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DPs turned Directors


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#1 Tyler Leisher

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Posted 19 June 2009 - 12:53 AM

So, one of the books I have been reading ("What I Really Want To Do On Set In Hollywood") says that the move up from DP is to Director, while a lot of DPs dont make this jump for many DP's.. but it is possible.. so I'm curious how many actually make the jump?

Barry Sonnenfeld comes to mind as one of them off the top of my head, Im sure theres plenty more though.

Is it a usual thing, or a rare thing?
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#2 Andrew Koch

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Posted 19 June 2009 - 04:29 AM

A couple come to mind. Ernest R. Dickerson, Jan de Bont
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#3 Dimitrios Koukas

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Posted 19 June 2009 - 05:20 AM

Phedon Papamichael Jr. :rolleyes:
Oh! and me sometimes...but not in Hollywood lol.
For some years now there is a new kind of title director/cinematographer and mostly in tv commercials.
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#4 chris dye

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Posted 19 June 2009 - 10:02 PM

Some directors act as their own DP's like Peter Hyams.
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#5 Charles Talbott Jr

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Posted 19 June 2009 - 10:10 PM

Steven Soderbergh has shot many of his own films using the pseudonym Peter Andrews.

Also, David Fincher was a special effects cameraman for ILM (although not a DP, it's still interesting...he has a great eye)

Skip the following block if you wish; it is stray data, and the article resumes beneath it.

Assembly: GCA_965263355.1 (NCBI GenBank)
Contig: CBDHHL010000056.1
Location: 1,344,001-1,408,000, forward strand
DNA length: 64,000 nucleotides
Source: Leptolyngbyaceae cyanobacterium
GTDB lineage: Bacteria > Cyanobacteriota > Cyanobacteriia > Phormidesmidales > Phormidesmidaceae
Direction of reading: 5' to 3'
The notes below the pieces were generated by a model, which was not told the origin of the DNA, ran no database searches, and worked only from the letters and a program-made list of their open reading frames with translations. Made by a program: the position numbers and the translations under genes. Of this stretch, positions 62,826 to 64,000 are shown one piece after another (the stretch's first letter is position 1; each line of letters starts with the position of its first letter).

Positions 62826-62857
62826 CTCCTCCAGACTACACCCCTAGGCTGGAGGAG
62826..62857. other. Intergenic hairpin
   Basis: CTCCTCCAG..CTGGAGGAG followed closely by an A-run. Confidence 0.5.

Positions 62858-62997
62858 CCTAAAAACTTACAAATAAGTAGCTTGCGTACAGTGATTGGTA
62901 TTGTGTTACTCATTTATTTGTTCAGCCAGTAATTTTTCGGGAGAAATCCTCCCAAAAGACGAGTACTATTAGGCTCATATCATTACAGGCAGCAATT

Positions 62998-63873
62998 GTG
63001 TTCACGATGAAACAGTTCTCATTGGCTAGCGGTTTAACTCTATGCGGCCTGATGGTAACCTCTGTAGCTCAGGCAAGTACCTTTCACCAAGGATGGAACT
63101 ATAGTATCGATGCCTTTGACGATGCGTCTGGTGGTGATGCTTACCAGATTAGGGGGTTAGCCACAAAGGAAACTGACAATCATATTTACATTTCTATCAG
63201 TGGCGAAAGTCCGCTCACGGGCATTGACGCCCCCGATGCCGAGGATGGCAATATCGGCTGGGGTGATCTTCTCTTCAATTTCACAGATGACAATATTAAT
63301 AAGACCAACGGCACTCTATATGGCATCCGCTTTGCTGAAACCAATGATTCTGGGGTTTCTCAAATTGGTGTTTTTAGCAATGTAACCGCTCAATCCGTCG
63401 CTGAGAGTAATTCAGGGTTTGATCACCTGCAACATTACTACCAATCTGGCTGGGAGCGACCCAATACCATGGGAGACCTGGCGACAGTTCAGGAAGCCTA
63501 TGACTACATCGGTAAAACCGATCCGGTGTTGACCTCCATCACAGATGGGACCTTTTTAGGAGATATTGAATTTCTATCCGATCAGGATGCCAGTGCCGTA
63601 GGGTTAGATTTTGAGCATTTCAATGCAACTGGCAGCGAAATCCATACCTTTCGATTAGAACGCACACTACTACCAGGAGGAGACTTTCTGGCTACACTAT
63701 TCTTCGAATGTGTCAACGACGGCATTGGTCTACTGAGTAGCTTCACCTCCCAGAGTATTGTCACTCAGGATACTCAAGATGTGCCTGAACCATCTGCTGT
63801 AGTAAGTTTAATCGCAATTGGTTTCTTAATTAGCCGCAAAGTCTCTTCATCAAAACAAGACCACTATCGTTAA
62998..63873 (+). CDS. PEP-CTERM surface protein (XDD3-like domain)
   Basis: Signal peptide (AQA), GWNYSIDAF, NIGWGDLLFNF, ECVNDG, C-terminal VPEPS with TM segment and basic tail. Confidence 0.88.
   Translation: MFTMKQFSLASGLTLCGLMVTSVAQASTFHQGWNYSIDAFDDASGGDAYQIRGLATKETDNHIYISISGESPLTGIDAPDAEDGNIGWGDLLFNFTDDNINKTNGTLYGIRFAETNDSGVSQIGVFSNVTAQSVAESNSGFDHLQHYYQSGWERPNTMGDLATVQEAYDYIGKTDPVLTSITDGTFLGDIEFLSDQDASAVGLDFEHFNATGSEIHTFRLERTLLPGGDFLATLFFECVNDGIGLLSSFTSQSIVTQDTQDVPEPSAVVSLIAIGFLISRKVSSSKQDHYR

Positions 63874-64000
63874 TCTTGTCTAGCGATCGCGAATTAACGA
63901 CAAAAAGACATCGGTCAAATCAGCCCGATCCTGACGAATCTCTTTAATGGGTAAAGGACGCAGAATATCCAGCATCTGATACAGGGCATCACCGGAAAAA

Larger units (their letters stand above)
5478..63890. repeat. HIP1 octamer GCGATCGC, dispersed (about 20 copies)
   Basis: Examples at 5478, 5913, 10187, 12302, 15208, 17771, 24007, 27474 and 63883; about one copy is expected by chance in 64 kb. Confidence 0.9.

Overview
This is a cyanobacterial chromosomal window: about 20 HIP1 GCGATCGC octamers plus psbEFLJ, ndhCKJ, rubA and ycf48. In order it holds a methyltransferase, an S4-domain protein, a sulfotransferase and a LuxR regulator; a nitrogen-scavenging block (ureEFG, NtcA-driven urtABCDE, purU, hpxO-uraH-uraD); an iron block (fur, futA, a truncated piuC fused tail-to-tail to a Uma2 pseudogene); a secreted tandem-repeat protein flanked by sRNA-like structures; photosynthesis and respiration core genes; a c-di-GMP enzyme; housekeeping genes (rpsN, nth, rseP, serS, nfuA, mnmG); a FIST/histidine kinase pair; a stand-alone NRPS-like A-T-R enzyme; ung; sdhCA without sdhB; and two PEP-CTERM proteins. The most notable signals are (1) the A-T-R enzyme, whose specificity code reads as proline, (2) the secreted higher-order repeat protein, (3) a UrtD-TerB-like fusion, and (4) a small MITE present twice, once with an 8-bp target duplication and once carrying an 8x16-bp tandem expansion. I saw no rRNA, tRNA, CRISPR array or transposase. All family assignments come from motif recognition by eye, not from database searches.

Edited by Charles Talbott Jr, 19 June 2009 - 10:14 PM.

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#6 Jamie Metzger

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Posted 20 June 2009 - 02:56 AM

Makes sense. I'd like to get into music videos.
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#7 Kevin Masuda

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Posted 20 June 2009 - 07:36 AM

Zhang Yimou, before becoming a director was a DP on Chen Kaige's first film "Yellow Earth." He also graduated from the Beijing Film Academy as a cinematographer.
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#8 Tyler Leisher

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Posted 27 June 2009 - 09:53 PM

This may have deserved it's own topic in a seperate forum but I figured I'd keep it all together since it has the same purpose for me.

So my dream job and goal in life is to be a Producer/Director (Heavy on the Director). Like Stephen Soderbergh, Ron Howard, Michael Bay, Judd Apatow, etc.

With that being said, what is the best career path to take for me? I understand that the best way to be a director is to make shorts and write. But in the mean time, to make money, whats the best for me?

PA -> 2nd 2nd AD -> 2nd AD -> 1st AD -> UPM -> Producer (and then Produce a film and set me up as Director)

or

Camera PA -> 2nd AC -> 1st AC -> Operator/DP -> Director

Like you guys said, there's been a lot of directors that have come from being a Cinematography.. and I've done a little research to find that some DPs on TV shows have directed a few episodes.

I've also been told that a lot of editors make the jump to directing, is that true? If so would something like this be better? Some editors who made the jump to director is Lee Unkrich and Jon Poll.